You may not realize you have a geese problem until it is too late. Often, complete goose control can never be achieved, but a happy medium can be found by repelling the majority of the birds and discouraging further mating at your pond. Adult Canada geese can live more than 20 years and they mate every year, usually at the same pond. Their young generally return to their birthplace to reproduce as well. If, for example, four geese from every clutch survive to be mating adults, it does not take complicated mathematics to see how exponential population growth occurs. Controlling nesting habits is much less costly than controlling already large populations.
Sketch by Greg Blackham's talented
11 year old daughter, Lilyana 
According to the non-profit organization, GeesePeace, the mating season occurs from February to early April and nesting starts in late March and goes through mid-May. Gosling maturing and foraging occurs between mid-May and early July, while molting, or the flightless period when geese shed their outer wing feathers and regrow new ones, occurs in the span from mid-June through early August. Pond hopping and foraging occurs the rest of the year from August through February.

There are limited goose control methods that can be started in the summer months, but now is the best time to plan out your overall goose control management program to start up in January or February. If you can successfully repel the mating couples from choosing your pond as a suitable nesting area, this will save you the most money. Discouraging geese from choosing your pond is dependent on the local environment. The couple needs to feel safe from predators before they will be comfortable building a nest. The following methods are, in my experience, the best ways of discouraging nesting and overall desirability for geese residency in general. Keep in mind that there is no silver bullet to discourage geese. Geese are highly intelligent and adaptive, so it is incredibly difficult to fool them for a long time. And to really expel them, you may need a professional management company or state agency to help out.

The most effective and natural goose repellant is:
Tall, thick, vegetated buffer around the pond. I am not talking about a little strip of scraggly vegetation. You need a buffer at least 3 feet tall by 2 feet wide for this to be really effective.

Some less natural but also effective goose repellents are:
Monofilament line completely enclosing the perimeter of the pond or area you are trying to repel. The line should be set at about 12 inches high. Even better than one line, is two lines staggered about 6 inches vertically.

Monofilament line in a grid over the surface of the pond. The closer the lines in the grid, the more success you will probably have. The line should be about 12 inches above the surface. Unfortunately this is unattractive and less effective than buffers.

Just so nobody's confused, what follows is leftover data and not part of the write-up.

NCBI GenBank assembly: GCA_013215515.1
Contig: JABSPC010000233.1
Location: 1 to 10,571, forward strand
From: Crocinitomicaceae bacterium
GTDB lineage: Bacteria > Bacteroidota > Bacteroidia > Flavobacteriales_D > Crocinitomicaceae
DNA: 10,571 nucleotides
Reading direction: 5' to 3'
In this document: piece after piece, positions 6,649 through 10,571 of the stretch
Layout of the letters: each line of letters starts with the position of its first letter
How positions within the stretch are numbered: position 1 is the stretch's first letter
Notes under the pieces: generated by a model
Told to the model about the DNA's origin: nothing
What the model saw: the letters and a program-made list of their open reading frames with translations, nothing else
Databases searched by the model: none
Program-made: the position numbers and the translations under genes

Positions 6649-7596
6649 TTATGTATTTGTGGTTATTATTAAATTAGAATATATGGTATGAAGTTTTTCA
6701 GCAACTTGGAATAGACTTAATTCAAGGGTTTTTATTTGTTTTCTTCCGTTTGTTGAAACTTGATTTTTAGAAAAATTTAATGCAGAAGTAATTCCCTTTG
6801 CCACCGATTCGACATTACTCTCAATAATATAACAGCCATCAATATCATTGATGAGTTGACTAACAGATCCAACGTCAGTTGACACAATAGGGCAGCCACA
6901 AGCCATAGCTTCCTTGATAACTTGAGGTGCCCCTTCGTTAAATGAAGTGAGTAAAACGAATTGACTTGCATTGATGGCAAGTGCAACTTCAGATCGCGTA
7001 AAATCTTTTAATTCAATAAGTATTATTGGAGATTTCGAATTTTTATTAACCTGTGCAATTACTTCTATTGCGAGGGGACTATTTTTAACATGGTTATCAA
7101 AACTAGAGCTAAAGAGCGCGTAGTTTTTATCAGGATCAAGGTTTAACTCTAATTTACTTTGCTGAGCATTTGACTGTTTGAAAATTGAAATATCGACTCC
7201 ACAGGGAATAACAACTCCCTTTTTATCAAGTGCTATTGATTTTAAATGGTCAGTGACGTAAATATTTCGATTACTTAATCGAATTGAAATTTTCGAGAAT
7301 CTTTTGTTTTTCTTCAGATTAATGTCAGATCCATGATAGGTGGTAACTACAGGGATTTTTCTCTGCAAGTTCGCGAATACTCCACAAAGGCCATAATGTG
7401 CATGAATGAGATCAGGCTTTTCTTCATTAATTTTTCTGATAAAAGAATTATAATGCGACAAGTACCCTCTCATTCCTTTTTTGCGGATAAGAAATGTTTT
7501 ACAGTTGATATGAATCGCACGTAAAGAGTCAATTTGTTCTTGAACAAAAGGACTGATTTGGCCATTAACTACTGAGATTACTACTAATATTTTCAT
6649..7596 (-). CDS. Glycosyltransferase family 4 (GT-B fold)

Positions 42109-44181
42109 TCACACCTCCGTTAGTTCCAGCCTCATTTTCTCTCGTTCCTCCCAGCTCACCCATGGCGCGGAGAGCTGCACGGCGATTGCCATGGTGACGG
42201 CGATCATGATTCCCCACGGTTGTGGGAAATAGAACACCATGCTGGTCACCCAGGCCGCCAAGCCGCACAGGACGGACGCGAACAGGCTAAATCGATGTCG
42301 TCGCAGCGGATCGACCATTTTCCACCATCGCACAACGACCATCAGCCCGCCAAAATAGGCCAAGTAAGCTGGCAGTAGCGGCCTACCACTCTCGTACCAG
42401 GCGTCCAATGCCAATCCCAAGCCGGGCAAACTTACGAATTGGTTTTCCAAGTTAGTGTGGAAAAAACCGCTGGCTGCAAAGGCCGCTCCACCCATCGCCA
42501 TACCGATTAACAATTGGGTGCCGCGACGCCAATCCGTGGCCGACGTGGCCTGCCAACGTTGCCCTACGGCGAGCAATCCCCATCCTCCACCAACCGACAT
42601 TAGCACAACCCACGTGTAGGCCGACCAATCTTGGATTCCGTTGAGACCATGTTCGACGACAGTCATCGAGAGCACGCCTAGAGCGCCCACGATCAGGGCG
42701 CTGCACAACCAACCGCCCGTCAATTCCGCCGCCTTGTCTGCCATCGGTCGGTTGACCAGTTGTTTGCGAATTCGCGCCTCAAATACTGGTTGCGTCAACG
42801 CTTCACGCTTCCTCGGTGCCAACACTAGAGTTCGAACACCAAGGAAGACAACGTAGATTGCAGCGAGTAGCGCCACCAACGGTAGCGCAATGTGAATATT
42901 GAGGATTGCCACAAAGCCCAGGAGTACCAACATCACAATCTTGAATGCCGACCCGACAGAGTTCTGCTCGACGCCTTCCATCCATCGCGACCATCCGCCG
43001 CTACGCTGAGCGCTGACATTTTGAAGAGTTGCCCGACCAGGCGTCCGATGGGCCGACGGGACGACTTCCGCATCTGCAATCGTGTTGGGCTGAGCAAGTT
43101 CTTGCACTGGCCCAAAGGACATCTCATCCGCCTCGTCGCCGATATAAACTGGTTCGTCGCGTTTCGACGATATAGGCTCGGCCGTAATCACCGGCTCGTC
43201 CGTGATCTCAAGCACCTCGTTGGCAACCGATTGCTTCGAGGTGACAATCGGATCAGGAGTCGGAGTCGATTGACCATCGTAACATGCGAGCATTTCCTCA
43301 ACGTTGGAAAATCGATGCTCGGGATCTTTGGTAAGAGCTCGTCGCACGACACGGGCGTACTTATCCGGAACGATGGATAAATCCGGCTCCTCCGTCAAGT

The least effective repellants are:
Noise emitting devices: horns or cannon blasts, balloons, flashy tape or lights.

Predator decoys: dog, wolf, or coyote models, owls or alligator heads. There are many products being sold that tout high success rates but I have seen very few with much long term success. When using scaring techniques, like the wolf or owl decoys, the scaring device needs to be moved every couple of days. If they see the same “predator” in the same spot for about a week, it will not be effective once they determine it is not a threat.

The most effective way to expel and repel Canada geese from your pond is through the use of trained border collies. These dogs, under direct supervision of a trained professional, can completely scare away the birds. The process is very rigorous and intense at first as the dogs need to completely convince the geese that this pond is dangerous. Border collies possess a rare talent of being able to perfectly simulate a wolf or other predator by crouching down and staring at the geese as if to attack. As the birds flock to the pond for sanctuary, the dog is then boarded into a boat convincing the geese that the water is not safe either. The dogs need to do this 2-3 times a day for a few weeks until the geese leave and then periodically after that when geese try to return.
Sketch by Greg Blackham's creative
9 year old daughter, Violette 
Repelling geese should not be done during their molting phase. Geese molt their feathers in late June and for approximately six weeks are flightless. It would be inhumane and ineffective to try and scare them off during this time because they have nowhere to go. You may need to herd them away from sensitive areas during this time, but you should seek guidance from the state or a professional before doing so.